For humor, see Durbin asks Obama to appoint carp czar

Are "patent quality" studies real, or merely voodoo science?

One could almost hear that famous line Now there you go again directed to Joff Wild at IAM as to the text about findings from a IAM/Thomson Reuters benchmarking survey that show issued US patents are thought to be of lower quality than those granted by the EPO and the JPO,

"Back in the day" one recalls the series of articles by Quillen and Webster making similar assertions. Those assertions, however, were based on bad math and bad legal analysis. So now they get re-cycled? Is this selling magazines or legitimate analysis? There was recently a distinct IAM post suggesting that only 5% of the entire universe of USPTO patents are of very high quality, but when the study author Rahul Jindal was queried on methodology, the cupboard was bare.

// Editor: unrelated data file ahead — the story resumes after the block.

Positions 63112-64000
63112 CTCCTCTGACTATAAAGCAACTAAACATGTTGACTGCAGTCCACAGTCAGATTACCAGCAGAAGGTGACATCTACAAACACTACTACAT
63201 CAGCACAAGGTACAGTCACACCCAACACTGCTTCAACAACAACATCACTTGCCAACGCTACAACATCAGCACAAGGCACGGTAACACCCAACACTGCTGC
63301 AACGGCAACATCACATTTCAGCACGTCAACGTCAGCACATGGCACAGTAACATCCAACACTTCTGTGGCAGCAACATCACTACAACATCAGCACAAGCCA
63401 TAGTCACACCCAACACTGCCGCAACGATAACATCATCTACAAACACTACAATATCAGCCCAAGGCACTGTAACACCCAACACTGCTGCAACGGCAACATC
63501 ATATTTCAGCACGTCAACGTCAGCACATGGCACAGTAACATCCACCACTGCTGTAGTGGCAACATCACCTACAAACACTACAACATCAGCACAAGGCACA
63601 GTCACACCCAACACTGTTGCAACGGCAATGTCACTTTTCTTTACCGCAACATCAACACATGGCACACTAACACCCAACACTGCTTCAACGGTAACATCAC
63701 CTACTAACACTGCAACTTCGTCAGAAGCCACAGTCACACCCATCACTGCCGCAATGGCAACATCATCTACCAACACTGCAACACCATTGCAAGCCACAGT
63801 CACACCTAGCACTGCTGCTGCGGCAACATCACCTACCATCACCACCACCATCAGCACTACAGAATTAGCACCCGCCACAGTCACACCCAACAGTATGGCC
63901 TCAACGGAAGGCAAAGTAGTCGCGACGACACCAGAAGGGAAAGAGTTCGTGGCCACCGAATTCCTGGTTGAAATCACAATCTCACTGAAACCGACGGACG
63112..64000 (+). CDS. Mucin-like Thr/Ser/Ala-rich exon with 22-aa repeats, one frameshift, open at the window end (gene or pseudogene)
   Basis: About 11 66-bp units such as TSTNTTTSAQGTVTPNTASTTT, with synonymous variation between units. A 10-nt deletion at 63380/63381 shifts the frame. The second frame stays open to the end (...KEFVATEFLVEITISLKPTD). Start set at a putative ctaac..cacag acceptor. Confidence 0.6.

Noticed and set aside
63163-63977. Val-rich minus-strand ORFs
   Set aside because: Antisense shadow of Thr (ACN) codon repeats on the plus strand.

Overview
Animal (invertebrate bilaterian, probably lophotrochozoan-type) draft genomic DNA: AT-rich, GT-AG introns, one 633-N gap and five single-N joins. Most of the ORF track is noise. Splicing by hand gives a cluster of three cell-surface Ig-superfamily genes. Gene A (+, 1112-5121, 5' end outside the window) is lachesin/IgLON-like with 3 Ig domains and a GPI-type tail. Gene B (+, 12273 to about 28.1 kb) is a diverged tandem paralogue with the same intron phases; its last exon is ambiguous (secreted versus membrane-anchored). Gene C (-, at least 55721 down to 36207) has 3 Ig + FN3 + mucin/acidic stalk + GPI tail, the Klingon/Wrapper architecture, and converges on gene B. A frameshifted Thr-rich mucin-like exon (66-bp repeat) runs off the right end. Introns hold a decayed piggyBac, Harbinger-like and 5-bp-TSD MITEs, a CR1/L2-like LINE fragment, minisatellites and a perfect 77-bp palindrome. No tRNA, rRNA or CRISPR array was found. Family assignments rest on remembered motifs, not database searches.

Also within the IAM post:

Other points of note include:

• The overall allowance rate at the USPTO has gone up by three percentage points over recent months.

• There are record numbers of US patents being issued, but the number of rejections is also at an all-time high.

• The rate of interviews between examiners and applicants has increased by 60% since the beginning of 2010.

Earlier IAM post linked to Kappos interview post:

What else could the USPTO Director have said?

IPBiz post relevant to recent patent quality assertions at IAM:

The illusory concept of a "very high quality patent"
relating to
Micron sold high quality patents to its NPE buyer; there was relatively little junk involved

Of Quillen and Webster:

from 4 CHI.-KENT J. INTELL. PROP. 108:

In recent proposals for patent reform made by the Federal Trade Commission and by the National Academy